This opinion recites the background facts of what the Supreme Court of Pennsylvania later described as a 'gangland style killing.' Commonwealth v. Grays, 428 Pa. 109, 110 n. 1, 237 A.2d 198, 199 n. 1 (1968)


It is noted that relator did not bring his application for collateral relief until his counsel had died and was thus unavailable to testify


The Supreme Court of Pennsylvania made this comment on the relator's claim of an alleged coerced confession (428 Pa. at 112 n. 3, 237 A.2d at 200 n. 3):

'Appellant's post conviction application also asserted that an involuntary confession was introduced at the proceeding held to determine degree of guilt, but there was no allegation that the primary motivation for the plea was the confession. Since this contention was not pressed at the hearing and is not now asserted, we conclude that it has been abandoned. Post Conviction Hearing Act, Act of January 25, 1966, P.L. (1965), 1580, 4, 19 P.S. 1180-4 (Supp.1966).'


The Pennsylvania Supreme Court stated:

'* * * a hearing would not have been granted unless the facts alleged in the post conviction petition, if true, would have entitled appellant to relief. See, e.g., Commonwealth ex rel. Kern v. Maroney, 423 Pa. 369, 223 A.2d 706 (1966). Denial of relief below is therefore equivalent, under the circumstances of this case, to a trial court finding that appellant's testimony was not sufficiently credible.' Id. See, also note 7, infra.


The District Court found, after a review of all the evidence, that the testimony of relator (293 F.Supp. at 646-647) and that of his wife (293 F.Supp. at 645 n. 3) were not credible


Similarly, the same Court said in Brady v. United States, 397 U.S. 742, 90 S.Ct. 1463, 25 L.Ed.2d 747 (1970):

'We decline to hold, however, that a guilty plea is compelled and invalid under the Fifth Amendment whenever motivated by the defendant's desire to accept the certainty or probability of a lesser penalty rather than face a wider range of possibilities extending from acquittal to conviction and a higher penalty authorized by law for the crime charged.'


In this record, relator had counsel and there is no evidence, found by the court to be credible, of incompetent advice of such counsel. There was no evidence of an admitted plea agreement. Compare Bailey v. McDougall, 392 F.2d 155 (4th Cir. 1968), relied on by relator, where the terms of an admitted plea agreement were in issue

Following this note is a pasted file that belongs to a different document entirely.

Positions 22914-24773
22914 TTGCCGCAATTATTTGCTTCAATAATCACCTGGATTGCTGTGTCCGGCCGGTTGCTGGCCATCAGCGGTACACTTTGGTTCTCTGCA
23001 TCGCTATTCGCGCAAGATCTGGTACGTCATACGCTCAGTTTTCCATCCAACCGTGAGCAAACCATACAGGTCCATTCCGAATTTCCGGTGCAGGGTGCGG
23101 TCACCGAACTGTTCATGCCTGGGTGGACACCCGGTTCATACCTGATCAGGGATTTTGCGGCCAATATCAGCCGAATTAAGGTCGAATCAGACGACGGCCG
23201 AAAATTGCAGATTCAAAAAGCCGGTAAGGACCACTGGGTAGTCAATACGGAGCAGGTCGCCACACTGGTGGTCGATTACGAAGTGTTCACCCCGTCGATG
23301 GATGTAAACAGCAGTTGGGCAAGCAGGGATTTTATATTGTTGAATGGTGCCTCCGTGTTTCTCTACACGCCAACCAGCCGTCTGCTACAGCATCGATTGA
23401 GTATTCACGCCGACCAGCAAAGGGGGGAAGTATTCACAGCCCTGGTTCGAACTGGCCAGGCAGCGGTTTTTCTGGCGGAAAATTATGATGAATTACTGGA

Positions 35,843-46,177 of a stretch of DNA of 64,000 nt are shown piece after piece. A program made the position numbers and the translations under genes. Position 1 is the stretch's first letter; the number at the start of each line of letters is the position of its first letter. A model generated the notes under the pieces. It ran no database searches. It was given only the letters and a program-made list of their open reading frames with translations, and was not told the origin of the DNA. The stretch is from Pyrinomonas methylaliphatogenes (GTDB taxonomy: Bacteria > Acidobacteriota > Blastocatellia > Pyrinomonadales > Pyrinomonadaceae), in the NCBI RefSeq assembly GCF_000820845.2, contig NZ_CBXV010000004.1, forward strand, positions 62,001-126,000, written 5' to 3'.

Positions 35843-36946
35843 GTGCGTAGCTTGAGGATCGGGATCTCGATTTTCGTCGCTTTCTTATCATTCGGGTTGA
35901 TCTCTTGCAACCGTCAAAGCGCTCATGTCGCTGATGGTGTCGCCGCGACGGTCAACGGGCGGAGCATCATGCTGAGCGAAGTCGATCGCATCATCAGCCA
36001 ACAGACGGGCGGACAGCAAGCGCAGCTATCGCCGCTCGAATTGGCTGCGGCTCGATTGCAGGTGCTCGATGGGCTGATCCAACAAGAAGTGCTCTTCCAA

See Brady v. United States, supra


United States ex rel. Hughes v. Rundle, 419 F.2d 116 (3 Cir. 1969); United States ex rel. Fear v. Commonwealth of Pennsylvania, 423 F.2d 55 (3 Cir. 1970); United States ex rel. Wiggins v. Pennsylvania, 430 F.2d 650 (3 Cir. 1970)


397 U.S. 759, 90 S.Ct. 1441, 25 L.Ed.2d 763 (1970)


397 U.S. 742, 90 S.Ct. 1463, 25 L.Ed.2d 747 (1970)


397 U.S. 790, 90 S.Ct. 1458, 25 L.Ed.2d 785 (1970)


See Brady v. United States, 297 U.S. p. 748 n. 6, 90 S.Ct. p. 1469, and cases there cited


It is true that there is language in Halliday v. United States, 394 U.S. 831, 89 S.Ct. 1498, 23 L.Ed.2d 16 (1969), which may appear to imply that the burden rests on the government to prove that a guilty plea is voluntary. The Court there, however, was not dealing with the burden of proof, nor with a constitutional question (see Halliday at 832, 89 S.Ct. 1498), but rather with the per se rule of McCarthy v. United States, 394 U.S. 459, 89 S.Ct. 1166, 22 L.Ed.2d 418 (1969), invalidating federal guilty pleas on a silent or inadequate record for violation of Rule 11 of the Federal Rules of Criminal Procedure. It held that in pre-McCarthy cases where the record did not disclose compliance with Rule 11, McCarthy does not retrospectively apply, but that defendant still may challenge the voluntariness of his plea on factual grounds


If the defendant did not waive his right to counsel, the plea may be invalid without more. See supra, n. 5